At the close of the evidence, the jury was instructed that, to declare Mr. Brown a sexually violent person, it must find that (1) he had been convicted of a sexually violent offense, (2) he had a mental disorder and (3) his disorder made him dangerous to others. See Wis. Stat. § 980.02(2). The court further instructed the jury that a mental disorder is "a condition affecting the emotional or volitional capacity that predisposes a person to engage in acts of sexual violence and causes serious difficulty in controlling behavior. Mental disorders do not include merely deviant behaviors that conflict with prevailing societal standards." Wis. R.98, Tr.DD at 10. Mr. Brown had requested a special verdict form identifying the mental disorder with which the jury concluded Mr. Brown was afflicted, laying out the elements of the statute separately and requiring the jury to affirmatively link the disorder to dangerousness, but the trial court denied his request. During deliberations, the jury sent out a note requesting a copy of the DSM, but the court denied the request.
The jury returned a general verdict declaring Mr. Brown a sexually violent person.
Mr. Brown appealed his commitment to the Court of Appeals of Wisconsin. In his direct appeal, Mr. Brown contended that he was denied due process by the admission of the challenged actuarial evidence and by failing to require proof of a recent overt act demonstrating his current dangerousness. He also pressed his challenge to the failure to provide his requested special verdict form. The Court of Appeals affirmed his commitment, and the Supreme Court of Wisconsin denied review.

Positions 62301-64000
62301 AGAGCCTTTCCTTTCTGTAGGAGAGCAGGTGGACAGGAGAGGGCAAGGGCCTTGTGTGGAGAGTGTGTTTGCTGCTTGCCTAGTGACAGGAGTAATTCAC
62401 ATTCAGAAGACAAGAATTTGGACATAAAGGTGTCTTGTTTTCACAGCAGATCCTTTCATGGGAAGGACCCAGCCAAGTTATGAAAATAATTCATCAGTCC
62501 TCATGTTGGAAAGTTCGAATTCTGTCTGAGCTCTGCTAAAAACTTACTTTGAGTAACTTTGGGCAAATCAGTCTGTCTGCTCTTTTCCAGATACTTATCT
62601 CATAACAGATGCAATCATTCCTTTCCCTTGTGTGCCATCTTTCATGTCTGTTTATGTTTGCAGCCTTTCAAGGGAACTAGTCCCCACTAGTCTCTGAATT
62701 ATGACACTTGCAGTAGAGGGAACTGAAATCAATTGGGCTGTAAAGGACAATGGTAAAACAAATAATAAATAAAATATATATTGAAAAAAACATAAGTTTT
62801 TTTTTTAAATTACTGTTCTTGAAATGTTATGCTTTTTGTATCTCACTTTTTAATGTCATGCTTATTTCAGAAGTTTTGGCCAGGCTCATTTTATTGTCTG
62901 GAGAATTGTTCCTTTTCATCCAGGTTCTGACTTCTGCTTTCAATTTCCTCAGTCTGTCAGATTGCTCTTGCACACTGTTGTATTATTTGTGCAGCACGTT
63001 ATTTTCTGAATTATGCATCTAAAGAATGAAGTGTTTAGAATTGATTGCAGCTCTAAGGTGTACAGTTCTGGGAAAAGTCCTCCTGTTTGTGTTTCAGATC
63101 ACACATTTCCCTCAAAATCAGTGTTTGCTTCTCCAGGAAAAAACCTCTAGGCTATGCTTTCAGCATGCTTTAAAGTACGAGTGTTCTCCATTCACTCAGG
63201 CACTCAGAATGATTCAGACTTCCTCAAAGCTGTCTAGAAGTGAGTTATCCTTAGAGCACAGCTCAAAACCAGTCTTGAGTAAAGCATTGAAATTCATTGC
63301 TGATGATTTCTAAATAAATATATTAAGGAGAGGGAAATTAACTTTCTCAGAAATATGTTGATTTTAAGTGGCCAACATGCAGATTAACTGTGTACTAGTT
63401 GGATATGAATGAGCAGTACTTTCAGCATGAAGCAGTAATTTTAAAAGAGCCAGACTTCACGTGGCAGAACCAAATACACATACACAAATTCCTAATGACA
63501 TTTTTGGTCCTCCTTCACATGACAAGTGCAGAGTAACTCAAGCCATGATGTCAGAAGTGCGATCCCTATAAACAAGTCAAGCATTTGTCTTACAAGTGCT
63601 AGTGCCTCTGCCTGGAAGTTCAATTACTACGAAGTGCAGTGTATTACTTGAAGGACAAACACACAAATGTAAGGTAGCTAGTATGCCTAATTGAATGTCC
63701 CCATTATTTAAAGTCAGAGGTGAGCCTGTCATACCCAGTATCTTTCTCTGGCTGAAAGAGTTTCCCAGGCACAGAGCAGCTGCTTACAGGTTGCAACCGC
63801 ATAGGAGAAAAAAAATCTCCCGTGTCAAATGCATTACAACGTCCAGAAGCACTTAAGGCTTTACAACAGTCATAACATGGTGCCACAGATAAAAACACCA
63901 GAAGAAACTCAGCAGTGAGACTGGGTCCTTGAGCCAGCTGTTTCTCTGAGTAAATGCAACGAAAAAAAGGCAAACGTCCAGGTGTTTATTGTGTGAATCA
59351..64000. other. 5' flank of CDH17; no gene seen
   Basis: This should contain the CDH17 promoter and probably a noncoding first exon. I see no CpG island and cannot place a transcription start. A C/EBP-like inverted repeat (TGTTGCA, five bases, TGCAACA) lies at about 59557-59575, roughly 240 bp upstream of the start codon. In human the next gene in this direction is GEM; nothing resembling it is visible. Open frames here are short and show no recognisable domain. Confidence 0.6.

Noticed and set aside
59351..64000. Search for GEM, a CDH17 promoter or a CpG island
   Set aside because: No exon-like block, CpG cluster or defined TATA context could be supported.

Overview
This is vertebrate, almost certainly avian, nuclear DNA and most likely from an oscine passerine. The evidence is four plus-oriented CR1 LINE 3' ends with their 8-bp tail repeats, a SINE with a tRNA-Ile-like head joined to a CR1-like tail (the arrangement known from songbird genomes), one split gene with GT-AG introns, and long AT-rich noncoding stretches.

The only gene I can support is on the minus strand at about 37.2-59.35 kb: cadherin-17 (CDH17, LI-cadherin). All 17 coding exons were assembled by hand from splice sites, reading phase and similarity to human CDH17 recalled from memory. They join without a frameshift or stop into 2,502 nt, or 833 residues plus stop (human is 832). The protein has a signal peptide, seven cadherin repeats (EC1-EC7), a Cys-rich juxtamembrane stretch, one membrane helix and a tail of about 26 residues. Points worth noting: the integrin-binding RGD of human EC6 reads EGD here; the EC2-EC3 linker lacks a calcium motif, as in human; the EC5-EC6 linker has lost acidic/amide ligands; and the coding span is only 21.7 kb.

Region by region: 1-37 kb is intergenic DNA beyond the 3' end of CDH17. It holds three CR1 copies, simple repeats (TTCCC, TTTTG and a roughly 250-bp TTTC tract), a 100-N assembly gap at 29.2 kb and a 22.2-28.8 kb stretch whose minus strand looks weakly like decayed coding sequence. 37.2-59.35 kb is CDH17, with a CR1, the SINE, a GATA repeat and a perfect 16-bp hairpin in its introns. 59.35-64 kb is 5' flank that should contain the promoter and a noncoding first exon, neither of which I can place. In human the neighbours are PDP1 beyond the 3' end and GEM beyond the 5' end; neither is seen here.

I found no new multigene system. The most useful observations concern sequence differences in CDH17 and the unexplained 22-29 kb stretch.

After his direct appeal, Mr. Brown filed a petition in the district court seeking a writ of habeas corpus. R.1; see 28 U.S.C. § 2254. In his petition, Mr. Brown argued that he was denied due process when the state court relied on evidence that was not supported by scientific knowledge or accepted in the medical community. Mr. Brown also argued that his APD diagnosis was overly broad and could not justify his confinement. The district court concluded that Mr. Brown had failed to exhaust his state court remedies and stayed the petition. R.24. The court noted that, while dismissal is the ordinary fate for unexhausted claims, where a petitioner had good cause, the court had discretion to stay the federal proceeding. In its ruling granting a stay, the district court acknowledged that states have ...